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Sanofi out­lines big API plans as coro­n­avirus out­break re­port­ed­ly threat­ens short­age of 150 drugs

As the world becomes increasingly dependant on Asia for the ingredients of its medicines, Sanofi sees business to be done in Europe.

The French drugmaker said it’s creating the world’s second largest active pharmaceutical ingredients (API) manufacturer by spinning out its six current sites into a standalone company: Brindisi (Italy), Frankfurt Chemistry (Germany), Haverhill (UK), St Aubin les Elbeuf (France), Újpest (Hungary) and Vertolaye (France). They have mapped out €1 billion in expected sales by 2022 and 3,100 employees for the new operations headquartered in France.

Mallinck­rodt, once the na­tion’s largest oxy­codone pro­duc­er, an­nounces ten­ta­tive $1.6B set­tle­ment

Three years after it first paid out fines for its role in the US opioid abuse epidemic, Mallinckrodt has announced an agreement-in-principle that will see the company pay out $1.6 billion and place its generics unit in bankruptcy.

The tentative deal would settle hundreds of lawsuits from states and local governments over Mallinckrodt’s role in the epidemic, while also helping address the company’s increasingly mountainous debt. Although Purdue Pharma has drawn the bulk of both public and legal acrimony for opioid sales, documents made public earlier this year showed that Mallinckrodt subsidiary SpecGx, along with the generic subsidiaries of Teva and Endo Pharmaceuticals, accounted for the vast majority of the 76 billion opioid pills distributed from 2006 to 2012. Mallinckrodt was at the top of that list.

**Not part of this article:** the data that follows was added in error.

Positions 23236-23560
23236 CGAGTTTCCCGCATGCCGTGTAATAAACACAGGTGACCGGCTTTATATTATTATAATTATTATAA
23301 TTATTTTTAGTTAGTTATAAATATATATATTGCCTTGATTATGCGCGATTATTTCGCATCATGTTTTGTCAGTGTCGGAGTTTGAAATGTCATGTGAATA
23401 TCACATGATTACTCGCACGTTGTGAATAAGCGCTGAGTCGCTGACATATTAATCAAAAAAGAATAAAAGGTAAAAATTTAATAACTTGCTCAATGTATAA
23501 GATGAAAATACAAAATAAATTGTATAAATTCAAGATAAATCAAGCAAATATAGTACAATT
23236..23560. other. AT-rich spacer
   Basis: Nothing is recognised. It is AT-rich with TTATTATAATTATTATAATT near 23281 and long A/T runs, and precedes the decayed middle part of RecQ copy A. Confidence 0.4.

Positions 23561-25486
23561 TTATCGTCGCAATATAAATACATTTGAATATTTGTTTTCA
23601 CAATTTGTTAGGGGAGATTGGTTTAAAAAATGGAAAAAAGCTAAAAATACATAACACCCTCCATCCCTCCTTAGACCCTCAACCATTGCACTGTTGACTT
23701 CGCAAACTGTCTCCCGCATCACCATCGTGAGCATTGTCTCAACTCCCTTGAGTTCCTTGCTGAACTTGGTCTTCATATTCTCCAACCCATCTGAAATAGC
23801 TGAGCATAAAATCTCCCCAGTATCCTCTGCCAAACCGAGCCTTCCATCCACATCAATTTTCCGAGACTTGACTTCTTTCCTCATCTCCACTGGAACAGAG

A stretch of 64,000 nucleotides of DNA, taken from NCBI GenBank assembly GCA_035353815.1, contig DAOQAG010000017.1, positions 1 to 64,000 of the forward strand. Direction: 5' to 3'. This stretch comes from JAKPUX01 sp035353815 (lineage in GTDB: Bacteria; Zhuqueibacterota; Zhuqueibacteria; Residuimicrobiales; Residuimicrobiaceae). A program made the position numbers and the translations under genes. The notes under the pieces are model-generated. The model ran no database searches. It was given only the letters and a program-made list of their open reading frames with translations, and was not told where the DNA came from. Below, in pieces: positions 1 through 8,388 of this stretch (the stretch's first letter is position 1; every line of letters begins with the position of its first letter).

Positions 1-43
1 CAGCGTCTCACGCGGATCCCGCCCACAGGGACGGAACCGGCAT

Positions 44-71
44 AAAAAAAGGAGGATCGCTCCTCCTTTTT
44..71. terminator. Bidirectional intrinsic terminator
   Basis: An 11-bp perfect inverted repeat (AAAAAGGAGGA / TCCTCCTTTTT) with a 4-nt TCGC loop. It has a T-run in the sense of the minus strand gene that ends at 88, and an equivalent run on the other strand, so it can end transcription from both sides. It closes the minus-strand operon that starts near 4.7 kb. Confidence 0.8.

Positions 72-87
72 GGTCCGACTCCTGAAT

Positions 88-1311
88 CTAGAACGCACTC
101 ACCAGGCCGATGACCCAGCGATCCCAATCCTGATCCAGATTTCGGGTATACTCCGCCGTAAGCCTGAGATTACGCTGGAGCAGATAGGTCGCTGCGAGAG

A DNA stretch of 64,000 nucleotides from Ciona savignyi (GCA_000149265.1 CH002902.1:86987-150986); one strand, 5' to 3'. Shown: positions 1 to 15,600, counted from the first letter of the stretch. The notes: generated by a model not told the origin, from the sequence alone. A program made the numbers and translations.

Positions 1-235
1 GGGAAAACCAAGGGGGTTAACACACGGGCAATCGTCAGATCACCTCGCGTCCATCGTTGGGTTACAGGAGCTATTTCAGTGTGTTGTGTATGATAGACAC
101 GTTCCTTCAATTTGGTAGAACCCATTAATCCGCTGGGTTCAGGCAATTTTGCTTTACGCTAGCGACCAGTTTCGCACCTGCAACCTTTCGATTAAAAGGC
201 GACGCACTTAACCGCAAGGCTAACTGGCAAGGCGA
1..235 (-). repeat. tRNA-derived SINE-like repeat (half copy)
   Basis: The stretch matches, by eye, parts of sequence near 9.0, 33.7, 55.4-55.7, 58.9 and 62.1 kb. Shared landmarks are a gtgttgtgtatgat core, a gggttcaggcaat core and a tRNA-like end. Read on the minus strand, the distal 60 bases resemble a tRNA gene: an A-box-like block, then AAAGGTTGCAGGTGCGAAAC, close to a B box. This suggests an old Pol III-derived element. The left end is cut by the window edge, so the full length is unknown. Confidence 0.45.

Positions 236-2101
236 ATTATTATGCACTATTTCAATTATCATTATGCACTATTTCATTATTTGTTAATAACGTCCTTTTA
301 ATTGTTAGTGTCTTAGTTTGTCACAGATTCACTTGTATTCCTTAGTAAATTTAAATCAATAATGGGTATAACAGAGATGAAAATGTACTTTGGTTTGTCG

No­var­tis' plans to wres­tle Eylea mar­ket share take a hit as Beovu is linked to safe­ty con­cerns

While Regeneron’s flagship eye therapy Eylea hurtles towards a patent cliff, the sales of its main rival — Novartis’ Beovu — could be tainted by safety concerns.

On Sunday night, Chicago-based American Society of Retina Specialists (ASRS) issued a note to members about 14 cases of retinal vasculitis (including 11 cases of occlusive retinal vasculitis) — a sight-threatening inflammatory eye condition that involves the retinal vessels — across 46,000 injections administered since Beovu’s launch in November 2019, Wall Street analysts reported.

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UP­DAT­ED: NGM Bio takes leap for­ward in crowd­ed NASH field

South San Francisco-based NGM Bio may have underwhelmed with its interim analysis of a key cohort from a mid-stage NASH study last fall — but stellar topline data unveiled on Monday showed the compound induced significant signs of antifibrotic activity, NASH resolution and liver fat reduction, sending the company’s stock soaring.